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IU Simon Cancer Center researcher's clinical trial may lead to safer treatments for blood cancers

  

INDIANAPOLIS -- (Jan. 13, 2009) -- Researchers with the Indiana University Melvin and Bren Simon Cancer Center are looking into ways to improve engraftment after human umbilical cord blood (UCB) transplants for patients with blood cancers.

Led by Sherif Farag, M.B.B.S., Ph.D., associate professor of medicine and director of the Hematological Malignancies Program and the Bone Marrow and Stem Cell Transplantation Program at the IU Simon Cancer Center, the researchers are  recruiting adult patients who have had an umbilical cord blood (UCB) transplant into a phase II clinical trial.

UCB transplantation is an alternative source of stem cells for patients who lack an available blood stem cell donor. However, in adults, engraftment -- the process in which the donated cells from a transplant start to grow and make new blood cells – happens slowly, which limits its effectiveness.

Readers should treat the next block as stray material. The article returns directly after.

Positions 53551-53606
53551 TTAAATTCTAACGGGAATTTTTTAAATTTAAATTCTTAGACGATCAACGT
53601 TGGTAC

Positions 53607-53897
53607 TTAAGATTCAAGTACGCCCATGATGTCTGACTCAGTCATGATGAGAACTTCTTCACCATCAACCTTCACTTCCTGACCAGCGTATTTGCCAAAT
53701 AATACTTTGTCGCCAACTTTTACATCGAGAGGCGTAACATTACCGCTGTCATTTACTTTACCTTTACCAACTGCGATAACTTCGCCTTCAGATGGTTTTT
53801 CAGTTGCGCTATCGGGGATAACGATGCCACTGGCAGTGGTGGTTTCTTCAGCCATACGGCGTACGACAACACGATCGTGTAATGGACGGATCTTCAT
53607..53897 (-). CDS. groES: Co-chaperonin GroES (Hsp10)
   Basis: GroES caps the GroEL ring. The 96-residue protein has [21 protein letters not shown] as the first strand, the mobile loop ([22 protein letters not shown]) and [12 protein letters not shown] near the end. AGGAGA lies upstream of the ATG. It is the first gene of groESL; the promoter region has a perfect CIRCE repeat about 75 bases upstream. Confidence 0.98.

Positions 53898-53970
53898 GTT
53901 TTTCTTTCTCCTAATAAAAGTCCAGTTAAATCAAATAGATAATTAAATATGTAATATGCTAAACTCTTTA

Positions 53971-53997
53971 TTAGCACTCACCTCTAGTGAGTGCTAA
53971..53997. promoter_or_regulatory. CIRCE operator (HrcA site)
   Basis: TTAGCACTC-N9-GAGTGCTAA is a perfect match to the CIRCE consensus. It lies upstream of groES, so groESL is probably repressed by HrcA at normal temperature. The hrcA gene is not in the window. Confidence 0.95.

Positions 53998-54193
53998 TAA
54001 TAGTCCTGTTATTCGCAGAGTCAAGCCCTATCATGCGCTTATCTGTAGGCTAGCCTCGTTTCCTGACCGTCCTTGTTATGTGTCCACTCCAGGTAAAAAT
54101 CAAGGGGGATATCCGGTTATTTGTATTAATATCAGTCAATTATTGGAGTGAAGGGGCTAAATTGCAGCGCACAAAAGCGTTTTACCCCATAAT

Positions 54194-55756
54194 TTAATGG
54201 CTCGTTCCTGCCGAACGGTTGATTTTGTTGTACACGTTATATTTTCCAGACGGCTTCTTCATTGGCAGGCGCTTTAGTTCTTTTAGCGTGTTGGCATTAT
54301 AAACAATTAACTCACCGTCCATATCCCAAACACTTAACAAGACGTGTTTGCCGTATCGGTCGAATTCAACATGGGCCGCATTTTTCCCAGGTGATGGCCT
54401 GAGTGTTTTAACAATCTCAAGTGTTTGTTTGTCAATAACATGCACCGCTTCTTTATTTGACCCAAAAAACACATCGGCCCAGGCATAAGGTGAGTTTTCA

Because of that, Dr. Farag and colleagues will block a protein, CD26, to see if it speeds up engraftment.

Results from this trial may offer patients with blood cancers safer and more readily available treatments.

This clinical trial builds on previous ground-breaking studies done by Hal Broxmeyer, Ph.D., chair and the Mary Margaret Walther Professor of IU’s Department of Microbiology and Immunology and a researcher with the IU Simon Cancer Center. Broxmeyer found in the laboratory that inhibiting the protein CD26 enhances engraftment of low numbers of stem cells in animals.

The study is funded by the V Foundation for Cancer Research and the Signature Center Initiative at Indiana University - Purdue University Indianapolis.

If interested in participating, please contact Dr. Farag at (317) 278-0460 or Lisa Wood, coordinating research nurse, at (317) 274-1781.